Deficit Commissions Extreme Proposals Spell Disaster

The following was originally published at New Deal 2.0

The draft proposal released as a surprise yesterday by the two chairmen of President Obama’s fiscal commission is conceived and written in panic. It is a profoundly ideological set of policy prescriptions. The co-authors are counting on national alarm over the current budget deficit to make extreme proposals seem reasonable. It is an outrageous, misleading document, unsupported by evidence.

The current deficit of $1.5 trillion is no reason for alarm. It is the result of the recession, which created large reductions in tax revenues, as well as increases in automatic stabilizers like unemployment insurance. The Obama stimulus of $800 billion also is part of the deficit. But as a modeled by economists Alan Blinder and Mark Zandi, the deficit would have been higher without the stimulus.

The longer term deficit is also too often attributed to “big government.” The projection of the Congressional Budget Office, adjusted for some realistic policy changes, such as the extension of the Bush tax cuts, is that the deficit will actually fall substantially to 4 percent of GDP and stay there for some time. Debt rises to 77 percent of GDP.

This increase is hardly trivial and a 4 percent deficit may not be sustainable. But increases are not the result of rising outlays for Social Security, Medicare or Medicaid, contrary to what many, including members of the media, seem to think. The higher deficit and debt levels are overwhelmingly the result of three factors: recession, war spending, and the Bush tax cuts of the early 2000s.

In the 2020s and 2030s, Medicare and Medicaid outlays will at last begin to rise rapidly because overall healthcare costs without serious reform will likely rise rapidly-by 2 percentage points a year more than GDP per capita. This compounds to high levels quickly. Social Security, however, adds rather little to this deficit, rising from roughly 5 percent of GDP to 6 percent over the years. Medicare and Medicaid rise from 5 percent to 13 percent of GDP and higher. Along with interest, the debt can mount to 200 and 300 percent of GDP. Healthcare costs are what America must deal with.

But the White House commission draft proposal goes far beyond focusing on healthcare. First, it wants to reduce radically the income tax rate on Americans. One option is to reduce the top rate of 35 percent to 23 percent, or at the least to 28 percent. This is simply right wing ideology at work, and has nothing to do with deficit issues. To the contrary, the authors are using deficit alarms to present a new tax agenda. Is Obama really going to stand behind it? There is no commonly accepted evidence that current marginal tax rates, or even higher ones, suppress economic growth.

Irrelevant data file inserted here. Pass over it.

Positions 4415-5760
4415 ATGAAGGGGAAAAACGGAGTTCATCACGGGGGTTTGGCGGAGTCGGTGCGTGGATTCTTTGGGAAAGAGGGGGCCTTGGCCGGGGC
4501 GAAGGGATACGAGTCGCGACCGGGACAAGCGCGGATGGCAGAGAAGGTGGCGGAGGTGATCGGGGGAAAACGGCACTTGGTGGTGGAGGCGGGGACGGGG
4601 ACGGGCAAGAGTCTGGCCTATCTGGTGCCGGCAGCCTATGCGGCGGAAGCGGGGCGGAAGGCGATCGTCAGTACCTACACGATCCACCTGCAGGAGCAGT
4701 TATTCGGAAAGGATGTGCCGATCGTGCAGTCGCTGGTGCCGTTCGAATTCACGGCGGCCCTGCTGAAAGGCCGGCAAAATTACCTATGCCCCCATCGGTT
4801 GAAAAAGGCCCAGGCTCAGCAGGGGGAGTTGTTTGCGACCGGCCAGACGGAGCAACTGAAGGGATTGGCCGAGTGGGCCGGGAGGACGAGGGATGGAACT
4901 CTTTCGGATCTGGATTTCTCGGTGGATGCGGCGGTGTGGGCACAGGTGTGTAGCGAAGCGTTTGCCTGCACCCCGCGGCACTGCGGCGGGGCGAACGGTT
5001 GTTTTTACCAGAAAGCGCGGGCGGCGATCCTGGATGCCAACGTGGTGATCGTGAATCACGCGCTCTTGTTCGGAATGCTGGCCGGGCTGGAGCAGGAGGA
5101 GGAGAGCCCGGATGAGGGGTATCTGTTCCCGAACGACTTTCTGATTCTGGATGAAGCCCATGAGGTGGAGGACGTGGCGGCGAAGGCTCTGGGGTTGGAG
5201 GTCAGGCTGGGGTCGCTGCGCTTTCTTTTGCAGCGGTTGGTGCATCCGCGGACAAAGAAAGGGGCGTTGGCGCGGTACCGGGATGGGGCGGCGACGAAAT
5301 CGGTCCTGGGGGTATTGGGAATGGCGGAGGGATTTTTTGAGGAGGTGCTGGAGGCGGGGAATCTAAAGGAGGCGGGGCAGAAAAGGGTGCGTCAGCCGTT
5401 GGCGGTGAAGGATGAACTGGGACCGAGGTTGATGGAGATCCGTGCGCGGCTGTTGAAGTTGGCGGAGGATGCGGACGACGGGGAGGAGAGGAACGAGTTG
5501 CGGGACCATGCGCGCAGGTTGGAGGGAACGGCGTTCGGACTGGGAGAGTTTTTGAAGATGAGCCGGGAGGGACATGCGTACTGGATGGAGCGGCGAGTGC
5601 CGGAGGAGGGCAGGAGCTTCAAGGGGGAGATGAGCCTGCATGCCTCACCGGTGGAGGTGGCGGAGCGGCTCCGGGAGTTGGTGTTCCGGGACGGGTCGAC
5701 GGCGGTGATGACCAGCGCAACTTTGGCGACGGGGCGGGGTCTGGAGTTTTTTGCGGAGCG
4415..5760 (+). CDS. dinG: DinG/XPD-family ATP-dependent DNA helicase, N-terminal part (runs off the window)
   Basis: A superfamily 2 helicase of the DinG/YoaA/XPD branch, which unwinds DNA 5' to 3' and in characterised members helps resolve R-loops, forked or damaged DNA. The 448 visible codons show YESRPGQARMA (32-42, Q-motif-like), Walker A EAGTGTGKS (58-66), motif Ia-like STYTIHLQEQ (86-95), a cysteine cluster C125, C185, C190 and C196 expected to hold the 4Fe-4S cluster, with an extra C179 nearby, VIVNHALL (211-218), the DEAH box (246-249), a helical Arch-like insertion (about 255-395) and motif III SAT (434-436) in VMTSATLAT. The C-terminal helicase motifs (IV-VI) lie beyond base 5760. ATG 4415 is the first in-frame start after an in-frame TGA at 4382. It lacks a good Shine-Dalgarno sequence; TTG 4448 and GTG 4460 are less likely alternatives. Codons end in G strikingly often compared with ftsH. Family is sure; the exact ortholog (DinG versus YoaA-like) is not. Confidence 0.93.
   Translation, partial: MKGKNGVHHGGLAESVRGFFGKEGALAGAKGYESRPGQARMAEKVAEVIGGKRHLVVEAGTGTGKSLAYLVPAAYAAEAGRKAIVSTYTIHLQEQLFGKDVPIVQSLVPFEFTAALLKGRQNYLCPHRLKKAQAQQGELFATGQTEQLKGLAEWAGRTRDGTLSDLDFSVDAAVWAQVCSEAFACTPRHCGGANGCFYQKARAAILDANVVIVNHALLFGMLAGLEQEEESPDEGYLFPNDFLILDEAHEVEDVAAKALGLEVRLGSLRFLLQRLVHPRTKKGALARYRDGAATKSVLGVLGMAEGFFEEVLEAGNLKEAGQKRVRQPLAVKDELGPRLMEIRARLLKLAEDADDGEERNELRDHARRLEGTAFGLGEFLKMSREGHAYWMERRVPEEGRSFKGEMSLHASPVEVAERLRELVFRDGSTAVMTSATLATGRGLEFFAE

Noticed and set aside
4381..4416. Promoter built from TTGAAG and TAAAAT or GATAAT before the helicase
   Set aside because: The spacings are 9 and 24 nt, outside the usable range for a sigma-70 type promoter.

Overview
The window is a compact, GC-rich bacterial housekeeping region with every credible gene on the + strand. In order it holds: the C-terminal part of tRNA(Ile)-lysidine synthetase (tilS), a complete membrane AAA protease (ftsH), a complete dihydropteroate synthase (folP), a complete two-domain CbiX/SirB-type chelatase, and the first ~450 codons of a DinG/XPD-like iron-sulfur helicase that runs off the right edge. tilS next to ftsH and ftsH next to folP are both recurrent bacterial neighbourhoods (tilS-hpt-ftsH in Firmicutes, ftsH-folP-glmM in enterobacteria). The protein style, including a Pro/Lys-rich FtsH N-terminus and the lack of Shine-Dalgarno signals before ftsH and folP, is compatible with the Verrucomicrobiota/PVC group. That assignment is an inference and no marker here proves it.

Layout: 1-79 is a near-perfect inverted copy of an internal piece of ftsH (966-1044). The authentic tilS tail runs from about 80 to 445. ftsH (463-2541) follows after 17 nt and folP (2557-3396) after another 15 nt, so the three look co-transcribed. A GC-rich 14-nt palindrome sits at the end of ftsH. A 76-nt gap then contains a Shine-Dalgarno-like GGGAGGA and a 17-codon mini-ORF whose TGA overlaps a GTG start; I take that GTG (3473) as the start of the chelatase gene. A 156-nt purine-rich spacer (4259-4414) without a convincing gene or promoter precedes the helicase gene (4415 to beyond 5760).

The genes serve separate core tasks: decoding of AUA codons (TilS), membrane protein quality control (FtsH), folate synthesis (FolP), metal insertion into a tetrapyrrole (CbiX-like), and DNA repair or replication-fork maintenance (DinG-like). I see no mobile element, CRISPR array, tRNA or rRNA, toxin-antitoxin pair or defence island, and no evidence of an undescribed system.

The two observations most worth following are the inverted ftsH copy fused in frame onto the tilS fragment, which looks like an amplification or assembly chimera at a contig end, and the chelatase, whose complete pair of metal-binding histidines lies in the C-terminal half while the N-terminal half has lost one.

Second, the proposal will also reduce to and maintain federal outlays at 21 percent of GDP. The CBO expects them to be about 24 percent. Why the reduction? There is no reason at all to do so, except an ideological one: less government is always better. Again, there is no absolutely commonly accepted evidence that higher levels of government suppress growth. Yet the proposal is willing to make painful cuts in programs to meet this spurious goal. And it will leave no room for more public investment.

Third, the proposal’s goal is to reduce debt levels to 60 percent of GDP and eventually 40 percent. To do so requires a deficit on average of 2.2 percent of GDP. Again, there is no evidence that debt levels of 60 percent are better than levels of 70 percent, for example. Reducing the debt levels to 40 percent is simply Draconian. One argument is to keep them low to be able to respond to emergencies, as the nation just did. It would be far better to devote attention to avoiding the extreme emergencies.

In fact, American can easily live with a debt-to-GDP level of 70 percent and a long-term average budget deficit of 3 percent. With that as a framework, sensible compromises on spending cuts and tax increase can be reached.

But most dangerous part of this toxic package is that it urges cutting federal spending substantially in fiscal year 2012. At best, the unemployment rate will be in the range of 7.5 percent at that time, which many will fairly still consider recessionary. That is not time to administer austerity. A far better tool, if one had to be deficit minded, is to start reigning in spending or raising taxes (my preference) when unemployment is around 6 percent. I’d wait until it is well down into the 5s. That may take more time.

This proposal is not likely to carry the day. But the surprise publication is a calculated political gesture to win support. And it may surprise the doubters. There are in fact some good ideas in it. The mortgage deduction would be reduced. It calls for a higher gasoline tax. The cap on Social Security taxes would be raised. Large cuts in military spending are proposed.

But these are made palatable only by painful cuts in social programs, far lower taxes on income and corporate profits, aggressive pruning of federal employees, and no talk at all of more investment in infrastructure, education or energy technologies.

In fact, the priority now is to get the economy moving again with a stimulus. Once that is accomplished, the nation must turn its attention to reforming healthcare, and raising tax revenues to support the public investment that will truly prove a foundation for future prosperity.

The current White House proposal is not merely preposterous, it will be a disaster economically if anything remotely like it is passed. It is a nation running backward in defeat, not looking forward to the challenges of a new century and rising competition around the world.

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